According to Verge, “It turns out that all this drama was preordained months in advance. According to a lengthy email exchange between Uber and the DMV obtained by The Verge from a public records request, Uber was repeatedly urged to sign up for the state’s autonomous testing permit, with the DMV even offering to expedite the process to make it as quick and seamless as possible. Had it done so, Uber could have saved itself a lot of embarrassment and could be offering trips in self-driving cars in San Francisco right now.”
The stories above are all recent but perhaps Kalanick is best known for the 2013 memo he sent to employees traveling to Miami for a big company meeting. His memo began, URGENT, URGENT – READ THIS NOW OR ELSE!!!!! You better read this or I’ll kick your ass.” It quickly went downhill from there and described the rules of engagement should company employees want to have sex with one another.
The memo also said such things as “Have a great fucking time. This is a celebration! We’ve all earned it” and “Miami’s transportation sucks ass.”
One female employee reports that on her first day on the job, her manager propositioned her for sex. The company’s HR manager agreed that she was being sexually harassed but wouldn’t take action because the man was a high performer. When she confronted her boss directly, that didn’t fix the situation either. “I told him that was illegal, and he replied that he had been a manager for a long time, he knew what was illegal, and threatening to fire me for reporting things to HR was not illegal.”
Earlier this year a video surfaced of Kalanick berating one of his own drivers. That video appears at the end of this post.
When the CEO treats the company like a boy’s club, no one should be surprised when sexual harassment allegations begin to bubble to the surface. Nor should anyone be surprised when allegations of foreign bribery surface. The same arrogance that leads the company to snub the California Department of Motor Vehicles is what can easily lead to a violation of the FCPA.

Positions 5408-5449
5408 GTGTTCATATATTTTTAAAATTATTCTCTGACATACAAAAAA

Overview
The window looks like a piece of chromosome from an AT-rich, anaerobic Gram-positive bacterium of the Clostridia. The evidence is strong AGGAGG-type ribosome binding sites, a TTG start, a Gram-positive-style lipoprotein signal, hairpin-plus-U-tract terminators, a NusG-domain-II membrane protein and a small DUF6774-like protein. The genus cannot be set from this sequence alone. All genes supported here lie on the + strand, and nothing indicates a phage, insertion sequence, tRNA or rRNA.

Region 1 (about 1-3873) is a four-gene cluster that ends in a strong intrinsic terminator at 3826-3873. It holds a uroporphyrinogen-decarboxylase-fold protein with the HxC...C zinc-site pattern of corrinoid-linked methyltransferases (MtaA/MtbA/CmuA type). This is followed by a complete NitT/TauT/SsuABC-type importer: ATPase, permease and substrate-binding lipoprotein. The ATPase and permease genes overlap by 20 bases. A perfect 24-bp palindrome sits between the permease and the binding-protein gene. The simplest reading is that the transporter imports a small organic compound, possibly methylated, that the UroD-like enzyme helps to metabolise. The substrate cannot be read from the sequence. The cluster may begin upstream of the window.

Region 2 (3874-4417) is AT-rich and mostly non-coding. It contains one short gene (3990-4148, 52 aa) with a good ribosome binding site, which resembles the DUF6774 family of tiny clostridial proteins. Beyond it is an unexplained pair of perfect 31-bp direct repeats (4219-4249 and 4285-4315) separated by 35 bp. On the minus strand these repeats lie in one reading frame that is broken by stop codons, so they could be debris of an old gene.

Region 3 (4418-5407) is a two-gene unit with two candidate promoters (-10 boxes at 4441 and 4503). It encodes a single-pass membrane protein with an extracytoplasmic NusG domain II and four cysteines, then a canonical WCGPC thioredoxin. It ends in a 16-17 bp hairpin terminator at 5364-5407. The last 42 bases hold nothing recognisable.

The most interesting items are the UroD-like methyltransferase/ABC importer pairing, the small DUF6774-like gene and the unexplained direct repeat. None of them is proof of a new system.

What is Really Going on at Uber
It’s anybody’s guess at this point what will come of the latest probe of Uber technologies involving foreign corruption and bribery. We strongly suspect the following, however:
- The Justice Department is not on a fishing expedition. Someone, somewhere has approached the government with solid evidence.
- With so many problems, Uber can’t lobby their way out of this one. The company has received too much bad ink and too many people are demanding change.
- With Uber in 70 countries and so many unhappy workers, we believe that the government’s investigation has only scratched the surface. Like an iceberg, there is a lot we haven’t seen yet. And that means plenty of whistleblower award opportunities for those past and present workers willing to step up.
Uber Whistleblowers and the FCPA – HUGE Awards Possible
Uber’s constant misbehavior hasn’t earned the company any friends. If the allegations are true, Uncle Sam should come down hard on Uber. Proving those allegations is difficult, however. One needs proof and by the nature of the beast – foreign corruption – that proof is probably outside the United States or in the hands of a select few corporate insiders.
Qualifying for an award under the SEC’s Whistleblower Program means having inside or “original source” information. Generally, only the first to file gets an award so there is a big incentive to file quickly.
Many of the whistleblowers we represent fear retaliation. Given all the bad press surrounding Uber these days, we hope they are smarter than to retaliate. If they do, however, the SEC has powerful anti-retaliation provisions to protect workers. And we can help should retaliation occur.
Some folks fear severance agreement or golden parachute provisions that say an employee gives up rights to lucrative bonuses or may even have to pay back money if they report wrongdoing. Again, SEC rules prohibit these clauses. If you have a concern, call us and we will review your agreement.
Obtaining an award means filing a claim. We handle all that and more on a contingent fee basis. If you don’t collect, we don’t get paid.
The best weapon against corporate greed and corruption are a company’s employees. The chance of the SEC or Justice Department uncovering any wrongdoing without cooperation is poor. If you know of foreign bribery, step forward and report it. You may be entitled to a huge award.
For more information, contact attorney Brian Mahany at or by phone at (414) 704-6731 (direct). You can also visit our FCPA foreign bribery page. All inquiries are protected by the attorney – client privilege and kept confidential.
Argument begins around 3 minutes 45 seconds.